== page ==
Imagine a software development team working on a new mobile app. Instead of waiting until all features are perfected, they apply Agile methodologies. They prioritize the development of the core functionalities that make up the minimal viable product (MVP). Through short sprints and continuous feedback loops, they quickly release functional components, ensuring a rapid response to user needs and a more adaptable development process.

Digitalization to Automate

Digitalization has become synonymous with the modernization of business processes through the integration of digital technologies. Automation, a key aspect of digital transformation, involves leveraging technology to streamline and mechanize repetitive tasks. By digitizing manual processes, organizations can significantly reduce the risk of errors, enhance speed, and improve overall operational efficiency.

Automation extends beyond simple task completion; it involves intelligent decision-making processes enabled by technologies like artificial intelligence (AI) and machine learning (ML). The integration of automation not only frees up human resources for more strategic and creative tasks but also ensures a higher level of accuracy and consistency in day-to-day operations.

Consider a manufacturing company implementing digitalization to automate its production line. By incorporating robotic process automation (RPA) and AI-driven systems, repetitive tasks such as quality control and packaging are automated. This not only reduces the risk of human error but also significantly increases the speed of production, leading to higher efficiency and resource optimization.

Industry 4.0 to Connect and Control

Industry 4.0 represents the fourth industrial revolution, characterized by the fusion of digital technologies with traditional industrial processes. This paradigm shift introduces a new era of interconnected, smart systems that leverage the Internet of Things (IoT), artificial intelligence, data analytics, and robotics. The integration of these technologies enables businesses to achieve unprecedented levels of control and monitoring across their operations.

Through real-time data analysis and predictive maintenance, Industry 4.0 allows organizations to optimize processes, minimize downtime, and enhance overall efficiency. Smart factories, equipped with advanced sensors and automation, enable a seamless flow of information, empowering decision-makers with insights to make data-driven choices.

Visualize a smart factory adopting Industry 4.0 principles. Sensors and IoT devices are integrated into the production machinery, providing real-time data on equipment performance. Predictive maintenance algorithms analyze this data to anticipate potential issues, minimizing downtime. The factory gains unprecedented control over its operations, optimizing processes and ensuring a seamless flow of information for informed decision-making.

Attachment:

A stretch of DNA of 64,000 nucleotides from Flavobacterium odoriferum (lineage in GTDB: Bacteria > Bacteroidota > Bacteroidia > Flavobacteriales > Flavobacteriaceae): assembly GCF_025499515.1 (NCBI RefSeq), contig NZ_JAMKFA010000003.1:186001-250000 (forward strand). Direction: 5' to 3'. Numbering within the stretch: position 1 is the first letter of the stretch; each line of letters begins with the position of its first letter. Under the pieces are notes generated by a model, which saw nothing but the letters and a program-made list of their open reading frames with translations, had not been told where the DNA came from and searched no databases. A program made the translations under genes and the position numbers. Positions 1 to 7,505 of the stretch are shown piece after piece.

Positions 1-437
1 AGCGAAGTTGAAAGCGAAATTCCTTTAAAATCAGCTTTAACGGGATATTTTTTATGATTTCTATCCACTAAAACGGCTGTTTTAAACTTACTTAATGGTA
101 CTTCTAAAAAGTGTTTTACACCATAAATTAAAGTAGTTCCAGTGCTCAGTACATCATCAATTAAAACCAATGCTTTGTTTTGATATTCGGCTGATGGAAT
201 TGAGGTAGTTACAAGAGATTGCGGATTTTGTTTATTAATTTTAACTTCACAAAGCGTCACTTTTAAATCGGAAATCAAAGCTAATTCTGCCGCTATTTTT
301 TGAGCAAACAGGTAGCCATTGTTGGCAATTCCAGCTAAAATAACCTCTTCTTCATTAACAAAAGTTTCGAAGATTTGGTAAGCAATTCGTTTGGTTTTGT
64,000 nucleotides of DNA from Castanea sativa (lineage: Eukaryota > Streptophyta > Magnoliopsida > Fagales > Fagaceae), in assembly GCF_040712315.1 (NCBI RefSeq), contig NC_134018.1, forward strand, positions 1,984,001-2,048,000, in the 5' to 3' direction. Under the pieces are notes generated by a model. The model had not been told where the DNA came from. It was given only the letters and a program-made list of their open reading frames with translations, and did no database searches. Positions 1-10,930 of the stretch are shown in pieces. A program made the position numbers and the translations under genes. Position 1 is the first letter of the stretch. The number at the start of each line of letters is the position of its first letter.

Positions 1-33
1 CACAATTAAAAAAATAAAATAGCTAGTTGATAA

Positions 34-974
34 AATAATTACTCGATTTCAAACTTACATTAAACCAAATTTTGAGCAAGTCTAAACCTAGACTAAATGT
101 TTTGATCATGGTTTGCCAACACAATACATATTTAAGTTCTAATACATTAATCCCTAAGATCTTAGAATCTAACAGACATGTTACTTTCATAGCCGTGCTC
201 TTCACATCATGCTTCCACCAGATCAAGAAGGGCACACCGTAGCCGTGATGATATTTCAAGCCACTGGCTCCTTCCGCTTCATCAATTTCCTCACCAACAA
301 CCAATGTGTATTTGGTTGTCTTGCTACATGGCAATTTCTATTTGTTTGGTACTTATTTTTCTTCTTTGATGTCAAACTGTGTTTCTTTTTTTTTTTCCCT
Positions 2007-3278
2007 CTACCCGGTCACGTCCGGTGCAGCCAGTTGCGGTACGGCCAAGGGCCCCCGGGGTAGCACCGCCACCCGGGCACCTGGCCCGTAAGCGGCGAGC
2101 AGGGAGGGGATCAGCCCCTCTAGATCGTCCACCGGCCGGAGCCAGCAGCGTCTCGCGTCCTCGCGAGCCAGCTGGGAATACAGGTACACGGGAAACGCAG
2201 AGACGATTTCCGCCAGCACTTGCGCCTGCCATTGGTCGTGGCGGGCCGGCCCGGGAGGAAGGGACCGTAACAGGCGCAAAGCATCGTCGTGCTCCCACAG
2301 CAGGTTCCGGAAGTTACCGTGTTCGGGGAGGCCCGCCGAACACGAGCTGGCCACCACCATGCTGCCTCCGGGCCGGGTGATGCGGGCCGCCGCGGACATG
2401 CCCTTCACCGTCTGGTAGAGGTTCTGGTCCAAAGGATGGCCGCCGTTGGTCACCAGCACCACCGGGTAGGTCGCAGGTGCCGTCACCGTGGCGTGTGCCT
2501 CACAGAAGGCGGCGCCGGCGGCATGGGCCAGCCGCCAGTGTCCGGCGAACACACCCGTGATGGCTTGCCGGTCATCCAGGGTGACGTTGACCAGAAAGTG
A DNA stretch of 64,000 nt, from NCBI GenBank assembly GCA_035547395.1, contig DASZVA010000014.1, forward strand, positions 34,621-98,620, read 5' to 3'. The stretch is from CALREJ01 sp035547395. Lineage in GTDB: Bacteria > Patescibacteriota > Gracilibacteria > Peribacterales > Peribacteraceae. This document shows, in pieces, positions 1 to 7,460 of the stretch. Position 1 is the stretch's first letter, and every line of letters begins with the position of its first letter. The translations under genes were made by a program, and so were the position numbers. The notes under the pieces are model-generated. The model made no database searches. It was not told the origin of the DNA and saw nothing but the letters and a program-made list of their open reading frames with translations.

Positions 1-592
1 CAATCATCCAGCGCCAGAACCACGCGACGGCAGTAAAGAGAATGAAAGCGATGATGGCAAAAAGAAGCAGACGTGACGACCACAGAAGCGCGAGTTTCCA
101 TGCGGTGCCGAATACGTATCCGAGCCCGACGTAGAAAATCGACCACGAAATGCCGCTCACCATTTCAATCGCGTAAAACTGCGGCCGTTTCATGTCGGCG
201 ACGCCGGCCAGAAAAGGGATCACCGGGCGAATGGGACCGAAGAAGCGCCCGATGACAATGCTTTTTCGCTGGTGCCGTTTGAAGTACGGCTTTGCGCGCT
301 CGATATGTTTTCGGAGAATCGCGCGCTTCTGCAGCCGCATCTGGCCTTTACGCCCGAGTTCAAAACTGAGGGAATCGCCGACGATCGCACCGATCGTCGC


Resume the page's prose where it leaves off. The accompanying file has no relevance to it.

Transformational Leadership to Execute Change

In business transformations, leadership plays a pivotal role in driving and sustaining change. Transformational leadership goes beyond traditional management, inspiring teams to embrace change and align with a shared vision. Transformational leaders foster innovation, encourage collaboration, and create a culture of continuous improvement.

Effective leadership during times of change involves transparent communication, active involvement in the transformation process, and a focus on developing the capabilities of the workforce. By championing a clear vision, cultivating a sense of ownership among team members, and fostering a culture that embraces change, transformational leaders create an environment conducive to successful execution of strategic initiatives.

Think of a company undergoing a significant cultural shift toward sustainability. A transformational leader communicates a compelling vision of a more eco-friendly business model, inspiring employees to embrace change. They actively involve team members in the transformation process, fostering a sense of ownership and commitment. Through transparent communication and continuous support, the leader guides the organization toward executing sustainable practices, driving both environmental impact and business success.

In conclusion, the integration of Agile, Digitalization, Industry 4.0, and Transformational Leadership alongside Lean and Six Sigma forms a holistic approach to optimizing business performance in the 21st century. This comprehensive strategy ensures adaptability, efficiency, technological advancement, and effective change execution in an ever-evolving business landscape.

About the author

Jörg Münzing, is an a-connect Independent Consultant, with over 30 years of experience across various industries and geographies in operations management and product development.